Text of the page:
To use newly spun singles for knitting or crochet, all you need to do is wash the skein and hang it to dry. Since it's singles, it may twist on itself a bit; I don't like to put too much weight on my singles if I'm going to knit or crochet them, as the yarn will re-twist on itself when you wash the knit/crochet item -- so usually I hang a handtowel through the lower loops of the skein while it's drying, and that's enough to keep the yarn tame without stretching the flex out of it while it's drying.
Singles can be great fun to knit with -- if they are super-energized, you can use that to your advantage to knit zig-zag scarfs (do 20 rows stockinette, 20 rows reverse stockinette, repeat until yarn ends); or you can knit garter stitch to "even out" the biasing of the yarn. Most of my singles are fairly low twist, and they merely have one "post" of the knit stitch vertical and the other at an angle, without any noticeable bias in the knit fabric at all.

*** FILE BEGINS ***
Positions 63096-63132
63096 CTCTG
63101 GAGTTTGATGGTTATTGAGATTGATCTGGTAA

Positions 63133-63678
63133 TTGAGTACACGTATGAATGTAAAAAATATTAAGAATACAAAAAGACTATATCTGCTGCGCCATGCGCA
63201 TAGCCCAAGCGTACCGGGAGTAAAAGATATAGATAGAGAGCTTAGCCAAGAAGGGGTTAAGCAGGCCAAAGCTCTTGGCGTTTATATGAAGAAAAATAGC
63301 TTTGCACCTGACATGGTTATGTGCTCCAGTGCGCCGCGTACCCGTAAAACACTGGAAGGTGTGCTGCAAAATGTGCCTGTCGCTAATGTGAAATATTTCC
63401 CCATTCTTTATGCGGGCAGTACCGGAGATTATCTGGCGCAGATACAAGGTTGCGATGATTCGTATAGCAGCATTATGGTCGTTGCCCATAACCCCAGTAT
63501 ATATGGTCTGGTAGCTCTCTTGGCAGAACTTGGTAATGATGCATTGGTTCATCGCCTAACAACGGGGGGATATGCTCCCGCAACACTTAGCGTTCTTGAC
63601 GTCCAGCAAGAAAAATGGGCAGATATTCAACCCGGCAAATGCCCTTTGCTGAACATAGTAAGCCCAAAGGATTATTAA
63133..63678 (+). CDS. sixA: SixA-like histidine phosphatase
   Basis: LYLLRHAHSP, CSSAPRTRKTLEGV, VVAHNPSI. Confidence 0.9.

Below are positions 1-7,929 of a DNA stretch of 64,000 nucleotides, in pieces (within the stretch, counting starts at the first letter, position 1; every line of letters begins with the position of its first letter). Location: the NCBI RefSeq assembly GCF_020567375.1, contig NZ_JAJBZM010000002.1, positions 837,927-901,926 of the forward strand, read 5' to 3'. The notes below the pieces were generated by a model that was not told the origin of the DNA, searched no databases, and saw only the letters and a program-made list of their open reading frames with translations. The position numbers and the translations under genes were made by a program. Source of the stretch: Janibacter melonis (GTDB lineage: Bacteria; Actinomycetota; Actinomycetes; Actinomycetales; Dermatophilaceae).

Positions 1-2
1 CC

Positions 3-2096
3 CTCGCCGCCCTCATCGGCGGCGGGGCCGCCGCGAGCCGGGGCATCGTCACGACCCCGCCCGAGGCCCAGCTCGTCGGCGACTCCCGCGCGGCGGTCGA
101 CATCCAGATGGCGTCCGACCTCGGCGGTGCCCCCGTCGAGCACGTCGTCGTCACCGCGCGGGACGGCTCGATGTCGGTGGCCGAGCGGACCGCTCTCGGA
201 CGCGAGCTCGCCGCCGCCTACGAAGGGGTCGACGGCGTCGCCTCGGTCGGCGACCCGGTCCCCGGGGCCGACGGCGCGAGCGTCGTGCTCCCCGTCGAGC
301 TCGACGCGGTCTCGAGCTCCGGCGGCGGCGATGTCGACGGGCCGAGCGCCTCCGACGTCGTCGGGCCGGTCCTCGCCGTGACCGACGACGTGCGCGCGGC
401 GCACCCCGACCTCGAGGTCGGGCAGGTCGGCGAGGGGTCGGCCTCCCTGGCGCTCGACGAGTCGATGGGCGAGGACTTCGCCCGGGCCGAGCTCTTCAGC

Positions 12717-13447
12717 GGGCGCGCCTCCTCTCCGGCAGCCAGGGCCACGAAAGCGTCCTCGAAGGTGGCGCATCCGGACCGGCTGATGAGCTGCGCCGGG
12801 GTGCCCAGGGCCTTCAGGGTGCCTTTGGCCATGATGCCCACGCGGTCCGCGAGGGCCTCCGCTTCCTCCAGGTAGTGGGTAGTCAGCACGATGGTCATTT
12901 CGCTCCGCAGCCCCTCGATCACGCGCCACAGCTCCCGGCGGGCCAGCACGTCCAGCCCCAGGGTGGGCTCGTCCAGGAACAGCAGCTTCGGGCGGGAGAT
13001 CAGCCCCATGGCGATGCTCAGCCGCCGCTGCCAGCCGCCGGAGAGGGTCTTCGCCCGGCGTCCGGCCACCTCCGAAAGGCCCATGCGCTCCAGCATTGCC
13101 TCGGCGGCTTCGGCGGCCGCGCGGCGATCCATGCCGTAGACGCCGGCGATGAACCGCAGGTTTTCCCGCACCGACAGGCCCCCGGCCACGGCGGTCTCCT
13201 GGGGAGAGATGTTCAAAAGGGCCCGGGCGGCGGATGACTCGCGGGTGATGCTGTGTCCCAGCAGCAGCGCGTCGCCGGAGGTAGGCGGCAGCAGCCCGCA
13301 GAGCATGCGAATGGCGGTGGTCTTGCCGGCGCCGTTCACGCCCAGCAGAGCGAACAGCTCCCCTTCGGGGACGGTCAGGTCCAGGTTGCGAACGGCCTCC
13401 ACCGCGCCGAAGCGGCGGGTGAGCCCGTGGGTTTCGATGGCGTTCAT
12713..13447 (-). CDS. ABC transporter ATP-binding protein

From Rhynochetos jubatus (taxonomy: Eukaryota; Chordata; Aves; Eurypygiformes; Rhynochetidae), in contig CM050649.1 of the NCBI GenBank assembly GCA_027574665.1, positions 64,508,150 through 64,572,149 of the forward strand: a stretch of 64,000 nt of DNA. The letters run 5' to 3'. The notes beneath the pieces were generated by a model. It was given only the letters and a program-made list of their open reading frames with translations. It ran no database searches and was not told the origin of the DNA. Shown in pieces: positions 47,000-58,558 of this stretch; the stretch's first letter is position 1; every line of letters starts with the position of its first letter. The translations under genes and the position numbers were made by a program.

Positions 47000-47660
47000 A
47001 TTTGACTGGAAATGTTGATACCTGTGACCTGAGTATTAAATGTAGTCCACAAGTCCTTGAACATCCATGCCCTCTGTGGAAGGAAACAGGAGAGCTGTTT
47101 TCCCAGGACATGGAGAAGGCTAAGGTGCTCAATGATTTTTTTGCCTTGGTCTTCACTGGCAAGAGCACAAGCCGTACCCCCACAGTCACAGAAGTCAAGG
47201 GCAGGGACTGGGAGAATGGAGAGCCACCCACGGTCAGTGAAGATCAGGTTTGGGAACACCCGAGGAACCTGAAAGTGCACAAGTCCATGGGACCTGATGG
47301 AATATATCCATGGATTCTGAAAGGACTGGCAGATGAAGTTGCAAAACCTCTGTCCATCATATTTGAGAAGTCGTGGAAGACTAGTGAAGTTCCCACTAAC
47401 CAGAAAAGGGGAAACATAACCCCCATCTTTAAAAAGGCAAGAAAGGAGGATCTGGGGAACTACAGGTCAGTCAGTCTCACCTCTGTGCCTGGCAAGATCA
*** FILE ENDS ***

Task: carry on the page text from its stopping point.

I haven't experimented with singles in crochet, but a friend who spins-and-crochets crochets with her singles all the time and I've not noticed a bias in her fabric.
For details on washing skeins I can recommend this blog entry of mine.
And I've a few postings on spinning singles yarn, feel free to browse the list that comes up in del.icio.us.
The singles in the picture are from a Totally Tubular Spinning Kit, the knitting is the start of the newest Ewe'niquely Yours pattern, Touche: Arm and Wrist Warming Sleeve.